Your data matters The General Data Protection Regulation (GDPR) is a new EU law that came into effect on May 25, replacing the current Data Protection Act. It’s an update to existing data protection laws and places renewed focus upon individuals’ rights. Kidney Research UK takes our supporter’s privacy very seriously and this new law will provide greater protection of your personal information. There may be occasions when we will need your consent and will always ask before we communicate with you for this purpose. For example, we will only email or phone you about our fundraising activities if we have an accurate record of your recent and freely given consent to do so. Sandra Currie, Chief Executive of Kidney Research UK, said: “We work to the highest standards in order to meet all our legal obligations and our stakeholders’ expectations. We have worked hard to ensure our communications comply fully with the law – this is a priority for us. And supporters who entrust us with their health data can be reassured that the storage and handling of this data is subject to the most stringent policies and permissions.� If you would like to find out more about how we store, use and collect your data you can view our updated privacy policy, here: www.kidneyresearchuk.org/privacy

To donate to Kidney Research UK call: 0300 303 1100


The power of research Thanks to funding provided by Kidney Research UK, the team at the National Renal Complement Therapeutics Centre (NRCTC) at Newcastle University discovered the cause of aHUS, which ultimately resulted in a treatment to prevent kidney failure. aHUS is a condition in which the blood vessels within the kidney’s tiny filters become blocked by blood clots. Historically the prognosis in aHUS was not good, with most patients requiring long-term dialysis. The outlook for kidney transplantation was also poor, as the disease quickly recurred causing the transplant to fail. By studying DNA samples from those affected, the Newcastle team identified faults in genes in the ’complement’ system – part of the immune system that fights infection. The complement system is centred around a substance called C3, which coats and destroys viruses and bacteria. Our bodies naturally produce protector proteins that prevent the C3 from attacking our own bodies. However, some people have a genetic fault that stops these proteins working. As a result, the complement system attacks the body’s own cells, especially those that line the blood vessels, and this leads to clots in the filters of the kidney. This key discovery of the role of complement in aHUS highlighted the potential of a preexisting drug – Eculizumab, a drug that works by blocking the complement system. Professor David Kavanagh said: “aHUS is a great example of how Kidney Research UK has helped to revolutionise patients’ lives. The funding from Kidney Research UK to the NRCTC over the past 15 years led directly to a treatment that can prevent kidney failure.”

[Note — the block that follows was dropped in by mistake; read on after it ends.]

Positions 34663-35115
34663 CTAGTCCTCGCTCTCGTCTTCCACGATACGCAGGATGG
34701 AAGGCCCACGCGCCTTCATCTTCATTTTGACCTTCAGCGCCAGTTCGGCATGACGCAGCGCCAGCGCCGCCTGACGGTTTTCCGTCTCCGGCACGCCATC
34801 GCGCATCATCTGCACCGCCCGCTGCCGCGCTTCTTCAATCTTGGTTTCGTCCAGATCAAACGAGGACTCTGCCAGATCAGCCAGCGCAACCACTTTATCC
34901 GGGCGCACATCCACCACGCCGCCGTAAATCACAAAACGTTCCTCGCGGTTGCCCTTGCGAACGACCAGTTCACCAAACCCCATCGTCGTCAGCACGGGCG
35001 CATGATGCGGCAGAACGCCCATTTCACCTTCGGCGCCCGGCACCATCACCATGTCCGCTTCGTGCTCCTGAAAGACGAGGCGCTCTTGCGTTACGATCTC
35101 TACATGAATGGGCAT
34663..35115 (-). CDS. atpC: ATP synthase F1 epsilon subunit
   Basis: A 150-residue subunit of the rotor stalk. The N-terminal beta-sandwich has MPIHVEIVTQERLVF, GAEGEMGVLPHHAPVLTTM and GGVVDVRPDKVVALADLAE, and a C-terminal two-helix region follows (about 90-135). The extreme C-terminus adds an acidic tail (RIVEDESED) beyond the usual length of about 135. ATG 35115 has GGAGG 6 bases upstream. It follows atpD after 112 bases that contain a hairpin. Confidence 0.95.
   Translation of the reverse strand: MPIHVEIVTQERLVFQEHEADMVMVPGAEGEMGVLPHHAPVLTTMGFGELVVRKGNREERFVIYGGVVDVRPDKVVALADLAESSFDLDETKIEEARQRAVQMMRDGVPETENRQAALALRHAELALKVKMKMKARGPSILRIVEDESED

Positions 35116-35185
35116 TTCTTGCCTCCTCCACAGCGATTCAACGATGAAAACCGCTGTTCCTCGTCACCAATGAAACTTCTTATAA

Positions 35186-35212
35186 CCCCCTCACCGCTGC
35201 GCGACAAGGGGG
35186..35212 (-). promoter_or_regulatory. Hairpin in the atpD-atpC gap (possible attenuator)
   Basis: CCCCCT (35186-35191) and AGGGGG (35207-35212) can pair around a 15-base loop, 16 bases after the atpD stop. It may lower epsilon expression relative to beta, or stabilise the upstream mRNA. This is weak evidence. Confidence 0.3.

Kidney Research UK continues to fund research at the NRCTC with Dr Vicky Brocklebank, a clinical research fellow, investigating pregnancy and aHUS to allow more patients like Hannah to have happy, healthy babies.

Find out more: www.kidneyresearchuk.org


How research shaped the lives of baby Florence and her amazing mum When her family were told her kidney function was in decline, the research into a treatment which would save a young mum’s life hadn’t even begun.

Every kidney patient has a story to tell, but Hannah Skeet’s is made all the more remarkable by the fact that she became a mother when all the odds were stacked against her. Hannah, a nurse from Lincolnshire, was diagnosed with a very rare disease called atypical haemolytic uraemic syndrome or aHUS. aHUS is a serious condition affecting around 200 people in the UK.